A big part of capturing proper conversions will be setting up your Facebook Pixel. This is a little piece of code that gives Facebook access to what happens on your website. The pixel will track any conversion events you set up, allowing you to gain insights on the total number of conversions and your cost per conversion.
Conversion events are the most important events for your business as defined by you.
Facebook will use the pixel to track these events, such as who is adding items to cart, filling out forms or making purchases on your website. You can then use these to retarget those users later.
While the word ‘code’ can cause unrest for some, Facebook has made it relatively simple to set up the system if you’re using a website like Squarespace, WordPress or Wix. If you aren’t using those systems, then it may be more difficult, but it’s worth calling up your web developer (or experts like us) to catch these rich insights.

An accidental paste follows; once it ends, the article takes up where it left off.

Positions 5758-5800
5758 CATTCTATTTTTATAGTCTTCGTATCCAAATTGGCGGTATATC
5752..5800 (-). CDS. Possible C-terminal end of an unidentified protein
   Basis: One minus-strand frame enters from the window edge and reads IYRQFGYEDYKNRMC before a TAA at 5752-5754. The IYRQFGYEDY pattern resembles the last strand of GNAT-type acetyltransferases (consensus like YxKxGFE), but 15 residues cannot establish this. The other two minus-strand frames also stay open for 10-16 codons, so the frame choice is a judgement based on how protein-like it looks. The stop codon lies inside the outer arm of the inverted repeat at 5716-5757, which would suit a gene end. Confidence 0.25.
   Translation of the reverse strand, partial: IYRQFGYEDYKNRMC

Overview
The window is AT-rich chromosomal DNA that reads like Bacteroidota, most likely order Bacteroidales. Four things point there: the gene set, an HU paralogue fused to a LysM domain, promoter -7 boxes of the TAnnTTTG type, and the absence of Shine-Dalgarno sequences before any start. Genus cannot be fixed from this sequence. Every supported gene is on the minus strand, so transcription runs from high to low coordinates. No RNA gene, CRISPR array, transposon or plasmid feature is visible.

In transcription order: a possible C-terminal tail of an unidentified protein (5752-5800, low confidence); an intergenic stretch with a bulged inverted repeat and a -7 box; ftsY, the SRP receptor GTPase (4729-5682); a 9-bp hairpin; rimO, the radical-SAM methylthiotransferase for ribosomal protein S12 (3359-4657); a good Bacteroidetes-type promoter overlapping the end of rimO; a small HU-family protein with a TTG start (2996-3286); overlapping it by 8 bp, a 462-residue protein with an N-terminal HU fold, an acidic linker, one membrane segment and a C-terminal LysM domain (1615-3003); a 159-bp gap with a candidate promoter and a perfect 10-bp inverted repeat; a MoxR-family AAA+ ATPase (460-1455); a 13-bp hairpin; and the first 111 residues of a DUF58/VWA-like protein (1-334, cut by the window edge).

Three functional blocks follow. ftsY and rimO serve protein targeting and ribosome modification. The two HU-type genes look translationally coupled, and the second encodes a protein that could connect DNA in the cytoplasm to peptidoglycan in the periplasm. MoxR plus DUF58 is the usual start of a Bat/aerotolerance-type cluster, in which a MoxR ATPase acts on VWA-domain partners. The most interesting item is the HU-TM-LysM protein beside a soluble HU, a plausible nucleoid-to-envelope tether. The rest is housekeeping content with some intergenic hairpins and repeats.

Go into Facebook Events Manager and click ‘connect data sources’, then select ‘web’ and ‘Facebook pixel’. From here, it’s a straightforward process that will check your website to see if there are any easy setup options available to you:
Step 5: Capture your metrics through links
You won’t always be using social media to drive your campaigns, and as such, you can’t just rely on these platforms to offer you data. Fear not, though, because there’s a simple and effective way to gather data in the very link you are using to drive people to your website. You only need to turn your standard links into UTM links.
UTM stands for Urchin Tracking Module; it is essentially building a reporting apparatus into your link by adding a piece of code to the end so that you can track how many people clicked through using your different links. These can be customised to capture insights on where your traffic is coming from, whether it’s from a different platform, a paid campaign vs organic content or mixed audiences.
Here’s an example:
The bolded area is the code, while the green is the original link.